When challenged on his facts, he gets prickly and defensive; the more effective the challenge, the more contemptuous Obama becomes. One can see what is going around in his mind: “Do you presume to criticize the Great Oz! You ungrateful creatures. Think yourselves lucky that I’m giving you an audience…”

The problem for the president is that people are beginning to pay attention to that man behind the curtain.

You’ve done a nice job, Jen, of reminding readers of the long string of Obama attacks on the motives and character of his critics. As Ari Fleischer points out in the Politico story, this is another way in which George W. Bush was better than his successor. But set that aside for the moment. It’s not simply that Obama is prone to turn his critics into villains. It is that Obama — as he did on so many issues — set the bar exceedingly high.

During the campaign he said we should “resist the temptation to fall back on the same partisanship and pettiness and immaturity that has poisoned our politics for so long.” He promised us, “I will listen to you, especially when we disagree.” Obama’s core appeal during the campaign was aesthetic rather than substantive, based on his promise to “turn the page,” to eschew “spin,” and to put aside the personal attacks that have come to characterize political discourse in our time.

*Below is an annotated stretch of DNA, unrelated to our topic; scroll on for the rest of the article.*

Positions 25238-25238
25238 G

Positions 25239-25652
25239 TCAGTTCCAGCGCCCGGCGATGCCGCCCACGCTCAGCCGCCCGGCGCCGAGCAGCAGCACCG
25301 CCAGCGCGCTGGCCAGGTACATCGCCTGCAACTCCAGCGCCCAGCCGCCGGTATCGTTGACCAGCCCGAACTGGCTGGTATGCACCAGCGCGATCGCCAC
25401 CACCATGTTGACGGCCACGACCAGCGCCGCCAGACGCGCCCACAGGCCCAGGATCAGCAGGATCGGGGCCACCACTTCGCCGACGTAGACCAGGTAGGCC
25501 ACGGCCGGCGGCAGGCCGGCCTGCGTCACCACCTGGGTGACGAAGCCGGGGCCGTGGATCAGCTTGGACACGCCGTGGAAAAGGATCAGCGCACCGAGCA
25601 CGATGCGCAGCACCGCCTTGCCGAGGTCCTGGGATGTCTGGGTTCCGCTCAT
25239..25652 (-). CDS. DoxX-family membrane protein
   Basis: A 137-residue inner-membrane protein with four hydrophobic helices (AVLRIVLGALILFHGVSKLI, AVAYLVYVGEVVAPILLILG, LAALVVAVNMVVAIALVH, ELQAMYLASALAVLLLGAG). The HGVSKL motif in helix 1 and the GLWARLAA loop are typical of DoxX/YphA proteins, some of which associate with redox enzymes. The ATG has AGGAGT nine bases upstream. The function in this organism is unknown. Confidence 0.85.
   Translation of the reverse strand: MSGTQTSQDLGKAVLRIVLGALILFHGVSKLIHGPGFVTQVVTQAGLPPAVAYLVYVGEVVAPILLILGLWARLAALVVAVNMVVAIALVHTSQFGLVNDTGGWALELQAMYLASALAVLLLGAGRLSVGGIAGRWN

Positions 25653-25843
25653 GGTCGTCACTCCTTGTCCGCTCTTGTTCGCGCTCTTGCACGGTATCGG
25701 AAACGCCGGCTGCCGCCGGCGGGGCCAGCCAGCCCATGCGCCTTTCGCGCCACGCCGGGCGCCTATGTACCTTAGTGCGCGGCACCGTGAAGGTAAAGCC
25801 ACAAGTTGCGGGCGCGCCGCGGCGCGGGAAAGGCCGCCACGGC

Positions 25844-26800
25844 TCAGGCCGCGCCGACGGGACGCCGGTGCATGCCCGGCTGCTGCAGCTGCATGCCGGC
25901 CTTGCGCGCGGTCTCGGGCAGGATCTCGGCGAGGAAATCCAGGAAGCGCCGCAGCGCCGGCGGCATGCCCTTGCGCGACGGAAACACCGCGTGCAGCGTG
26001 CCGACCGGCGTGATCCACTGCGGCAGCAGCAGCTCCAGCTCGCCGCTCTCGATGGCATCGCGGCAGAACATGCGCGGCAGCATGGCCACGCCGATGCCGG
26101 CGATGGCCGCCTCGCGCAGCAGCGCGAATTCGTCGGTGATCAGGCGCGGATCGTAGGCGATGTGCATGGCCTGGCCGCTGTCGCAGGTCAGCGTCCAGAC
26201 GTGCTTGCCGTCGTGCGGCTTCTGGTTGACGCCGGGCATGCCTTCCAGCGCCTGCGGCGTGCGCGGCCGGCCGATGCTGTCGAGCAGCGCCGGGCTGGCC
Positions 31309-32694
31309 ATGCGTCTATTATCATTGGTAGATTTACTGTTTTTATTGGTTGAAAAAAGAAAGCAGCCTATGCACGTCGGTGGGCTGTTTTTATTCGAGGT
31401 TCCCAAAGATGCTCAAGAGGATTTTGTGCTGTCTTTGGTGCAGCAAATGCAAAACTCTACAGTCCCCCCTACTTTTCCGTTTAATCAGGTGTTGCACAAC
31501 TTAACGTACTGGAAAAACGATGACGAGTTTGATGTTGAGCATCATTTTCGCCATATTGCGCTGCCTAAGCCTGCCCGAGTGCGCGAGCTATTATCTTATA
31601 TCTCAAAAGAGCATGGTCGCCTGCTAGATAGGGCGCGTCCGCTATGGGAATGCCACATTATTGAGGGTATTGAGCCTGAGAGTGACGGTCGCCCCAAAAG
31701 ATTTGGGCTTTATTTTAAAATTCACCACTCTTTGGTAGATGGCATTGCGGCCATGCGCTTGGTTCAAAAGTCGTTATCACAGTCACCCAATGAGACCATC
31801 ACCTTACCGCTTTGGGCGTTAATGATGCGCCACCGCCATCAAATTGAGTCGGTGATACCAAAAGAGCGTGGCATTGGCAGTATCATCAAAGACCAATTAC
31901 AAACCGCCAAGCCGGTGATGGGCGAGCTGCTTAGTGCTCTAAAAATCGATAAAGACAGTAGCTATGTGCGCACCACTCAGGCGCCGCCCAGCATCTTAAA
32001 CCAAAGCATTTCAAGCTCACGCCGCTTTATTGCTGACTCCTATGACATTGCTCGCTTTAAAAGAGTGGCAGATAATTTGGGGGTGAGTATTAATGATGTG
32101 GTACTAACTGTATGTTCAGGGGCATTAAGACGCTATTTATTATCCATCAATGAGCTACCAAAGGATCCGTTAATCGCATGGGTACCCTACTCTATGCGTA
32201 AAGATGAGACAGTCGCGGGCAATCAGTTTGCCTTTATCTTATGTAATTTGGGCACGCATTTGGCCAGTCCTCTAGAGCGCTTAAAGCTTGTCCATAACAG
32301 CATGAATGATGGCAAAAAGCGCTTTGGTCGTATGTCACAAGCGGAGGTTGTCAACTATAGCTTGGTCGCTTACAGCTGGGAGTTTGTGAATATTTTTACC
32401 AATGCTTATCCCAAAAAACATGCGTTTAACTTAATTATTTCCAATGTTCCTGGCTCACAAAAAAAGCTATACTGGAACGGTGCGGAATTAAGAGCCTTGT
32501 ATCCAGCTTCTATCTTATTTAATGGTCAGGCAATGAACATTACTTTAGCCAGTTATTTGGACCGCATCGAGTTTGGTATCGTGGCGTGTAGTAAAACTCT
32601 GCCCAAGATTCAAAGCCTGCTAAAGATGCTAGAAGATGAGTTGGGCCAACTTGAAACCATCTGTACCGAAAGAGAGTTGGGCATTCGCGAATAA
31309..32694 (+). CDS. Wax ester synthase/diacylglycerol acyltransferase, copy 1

Yet Obama, rather than arresting that trend, is accelerating it.

And for good measure, he cannot resist adding arrogance to his hypocrisy. Mr. Obama sees himself as our modern-day Socrates, the courageous voice of reason in an angry and rancorous world. His opponents are driven by base, if not corrupt, motives; they tell lies while he speaks Truth. One gets the sense from Obama that he is frustrated that more of us don’t acknowledge that he is a man of unparalleled wisdom and purity of heart. We don’t recognize the gift he is to all of us.